Analysis by WorldTribune Staff, March 17, 2021
Is there is a special place in hell for those who use their own First Amendment rights to advocate for stripping the First Amendment rights of others?
If so, there may be an even deeper place for those who think the founders didn’t grant government enough power to stifle free speech.
Lt. Col. Alexander Vindman (Ret.), who became a hero for the Left for his testimony at the first impeachment trial of President Donald Trump, is now advocating for filing lawsuits against conservative media outlets to make them less “radicalized.”
“Recent events have made the need for accountability more pressing than ever. Should anyone be surprised that viewers of right-wing media are radicalized when media personalities themselves promote radical ideas based on lies?” Vindman wrote in a March 15 op-ed for the Lawfare blog.
In his testimony against Trump, Vindman floated the theory that Trump had withheld aid from Ukraine in exchange for investigating his 2020 rival, Democrat Joe Biden.
Evidence provided by other witnesses contradicted Vindman’s claim.
Vindman expressed regret that he had not sued Trump over tweets about him, and noted that the First Amendment “gravely” limits what government can do to stop “lies” by the media. Vindman argues in the op-ed that “right-wing media” — and “right-wing media” only — should be held accountable via lawsuits.
While the rioters are being held accountable through the criminal justice system—and Congress at least had a chance to hold the former president accountable through the impeachment process—how can Americans hold the right-wing media responsible for its role in the attack? The mob that attacked the Capitol was born of hatred fomented by the right-wing media. These insurrectionists were raised for years on a steady diet of disinformation and half-truths, which produced the fertile fields for radicalization.
The First Amendment gravely limits the available tools to seek accountability for the right-wing media. Policymakers cannot, after all, tell media organizations what to say. Except in the most extreme situations, which are unlikely ever to arise, prosecutors also cannot accuse them of incitement.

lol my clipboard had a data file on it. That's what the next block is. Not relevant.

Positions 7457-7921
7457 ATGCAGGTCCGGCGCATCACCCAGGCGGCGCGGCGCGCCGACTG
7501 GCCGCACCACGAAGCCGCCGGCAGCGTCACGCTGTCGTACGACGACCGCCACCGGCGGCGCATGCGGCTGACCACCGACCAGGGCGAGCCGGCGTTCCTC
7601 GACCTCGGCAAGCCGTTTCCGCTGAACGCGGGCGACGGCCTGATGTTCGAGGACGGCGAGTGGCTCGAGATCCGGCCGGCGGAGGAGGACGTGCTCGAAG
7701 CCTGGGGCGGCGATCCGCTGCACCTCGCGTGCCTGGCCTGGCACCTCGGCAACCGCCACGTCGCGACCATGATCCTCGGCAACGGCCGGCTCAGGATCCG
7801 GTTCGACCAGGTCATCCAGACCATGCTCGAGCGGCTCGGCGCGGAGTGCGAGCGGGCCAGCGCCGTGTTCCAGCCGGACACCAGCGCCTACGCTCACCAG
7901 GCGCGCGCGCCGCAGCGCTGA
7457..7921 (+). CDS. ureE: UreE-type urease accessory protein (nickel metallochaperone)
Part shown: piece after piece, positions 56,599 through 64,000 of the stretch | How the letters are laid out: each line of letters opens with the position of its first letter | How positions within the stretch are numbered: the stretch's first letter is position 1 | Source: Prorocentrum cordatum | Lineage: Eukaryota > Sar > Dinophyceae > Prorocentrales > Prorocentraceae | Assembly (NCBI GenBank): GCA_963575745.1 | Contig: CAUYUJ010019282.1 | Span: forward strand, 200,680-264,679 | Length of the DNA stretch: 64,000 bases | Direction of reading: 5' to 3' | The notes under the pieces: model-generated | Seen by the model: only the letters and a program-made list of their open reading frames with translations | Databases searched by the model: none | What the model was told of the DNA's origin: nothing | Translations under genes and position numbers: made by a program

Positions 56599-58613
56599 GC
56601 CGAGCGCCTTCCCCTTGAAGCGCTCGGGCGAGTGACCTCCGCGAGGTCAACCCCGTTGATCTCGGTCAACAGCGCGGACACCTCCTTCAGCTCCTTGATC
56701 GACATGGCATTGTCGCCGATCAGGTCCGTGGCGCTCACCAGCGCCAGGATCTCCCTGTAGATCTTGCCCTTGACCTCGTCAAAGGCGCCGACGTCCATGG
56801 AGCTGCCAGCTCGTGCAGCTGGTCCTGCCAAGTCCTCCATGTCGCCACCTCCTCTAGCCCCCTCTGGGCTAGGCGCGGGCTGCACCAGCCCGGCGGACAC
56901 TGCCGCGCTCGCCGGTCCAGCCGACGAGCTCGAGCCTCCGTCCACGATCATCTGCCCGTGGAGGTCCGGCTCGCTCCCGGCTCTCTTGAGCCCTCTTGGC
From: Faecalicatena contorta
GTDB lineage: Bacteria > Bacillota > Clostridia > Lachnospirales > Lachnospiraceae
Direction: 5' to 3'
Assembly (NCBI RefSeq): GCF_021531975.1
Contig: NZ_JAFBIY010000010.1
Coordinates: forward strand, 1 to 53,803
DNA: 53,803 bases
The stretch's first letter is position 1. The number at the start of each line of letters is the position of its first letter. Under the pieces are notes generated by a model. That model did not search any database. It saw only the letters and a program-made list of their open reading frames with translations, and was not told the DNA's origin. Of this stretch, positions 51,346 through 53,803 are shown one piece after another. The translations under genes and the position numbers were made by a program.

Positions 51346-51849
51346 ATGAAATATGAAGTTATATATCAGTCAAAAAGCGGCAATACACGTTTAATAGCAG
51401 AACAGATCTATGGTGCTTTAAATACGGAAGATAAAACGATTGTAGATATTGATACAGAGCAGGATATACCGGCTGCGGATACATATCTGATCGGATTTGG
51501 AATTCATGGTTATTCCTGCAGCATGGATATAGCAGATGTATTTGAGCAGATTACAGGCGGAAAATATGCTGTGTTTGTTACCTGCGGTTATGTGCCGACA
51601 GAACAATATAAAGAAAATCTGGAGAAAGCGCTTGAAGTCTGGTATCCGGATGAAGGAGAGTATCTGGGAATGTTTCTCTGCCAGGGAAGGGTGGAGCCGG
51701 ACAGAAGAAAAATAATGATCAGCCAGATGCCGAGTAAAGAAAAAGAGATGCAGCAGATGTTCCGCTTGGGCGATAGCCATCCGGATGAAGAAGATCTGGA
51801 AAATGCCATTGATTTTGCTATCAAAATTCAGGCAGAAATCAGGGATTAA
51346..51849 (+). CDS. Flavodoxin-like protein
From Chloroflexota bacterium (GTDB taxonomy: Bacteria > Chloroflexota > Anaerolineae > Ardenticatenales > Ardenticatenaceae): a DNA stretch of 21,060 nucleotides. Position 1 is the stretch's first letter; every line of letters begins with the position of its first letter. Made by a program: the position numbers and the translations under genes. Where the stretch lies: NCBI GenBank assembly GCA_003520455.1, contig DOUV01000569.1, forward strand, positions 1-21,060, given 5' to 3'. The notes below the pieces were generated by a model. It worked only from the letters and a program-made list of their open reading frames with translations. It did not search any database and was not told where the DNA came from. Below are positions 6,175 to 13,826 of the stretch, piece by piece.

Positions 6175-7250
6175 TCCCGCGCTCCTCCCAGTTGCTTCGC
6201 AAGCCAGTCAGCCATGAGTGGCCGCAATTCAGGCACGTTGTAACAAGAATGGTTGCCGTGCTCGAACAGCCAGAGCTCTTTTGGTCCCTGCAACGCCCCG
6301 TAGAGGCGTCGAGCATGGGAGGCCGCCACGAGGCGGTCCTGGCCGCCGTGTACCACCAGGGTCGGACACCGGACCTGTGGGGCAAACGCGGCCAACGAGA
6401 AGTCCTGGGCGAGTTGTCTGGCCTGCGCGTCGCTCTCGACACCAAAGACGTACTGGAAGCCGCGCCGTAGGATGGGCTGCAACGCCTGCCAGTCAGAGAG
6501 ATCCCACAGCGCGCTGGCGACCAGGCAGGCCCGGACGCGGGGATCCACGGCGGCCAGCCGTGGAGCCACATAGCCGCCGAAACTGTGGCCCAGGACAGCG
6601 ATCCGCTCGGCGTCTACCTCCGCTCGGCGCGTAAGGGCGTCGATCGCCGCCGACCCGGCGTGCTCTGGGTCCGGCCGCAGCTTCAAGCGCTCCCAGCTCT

Civil consequences, rather than governmental restrictions on First Amendment rights, could be a meaningful way to take what are fundamentally money-making ventures and demand truth from them, instill rigor in their reporting, and uphold accountability. Like a tabloid being sued and paying severe penalties, media companies and right-wing media personalities will claim that what’s at stake is freedom of speech. But defamation is not covered by the First Amendment, so this is, by definition, not true. And the generous standards in defamation law for purposes of protecting the press offer a true safe haven for good-faith actors even when they err. Putting companies in fear of the real costs in civil damages for slander, libel, and false claims that can cumulatively incite violence and that can individually harm actual human beings should have a restraining effect on their behavior.
Breitbart News Senior Editor-at-Large Joel B. Pollak noted that “Vindman’s strategy replicates that used by left-wing pressure group Media Matters, whose ‘Project 2012’ strategy document called for lawsuits to be brought against “Fox News and its feeders,” providing “counsel or litigation costs” to potential plaintiffs.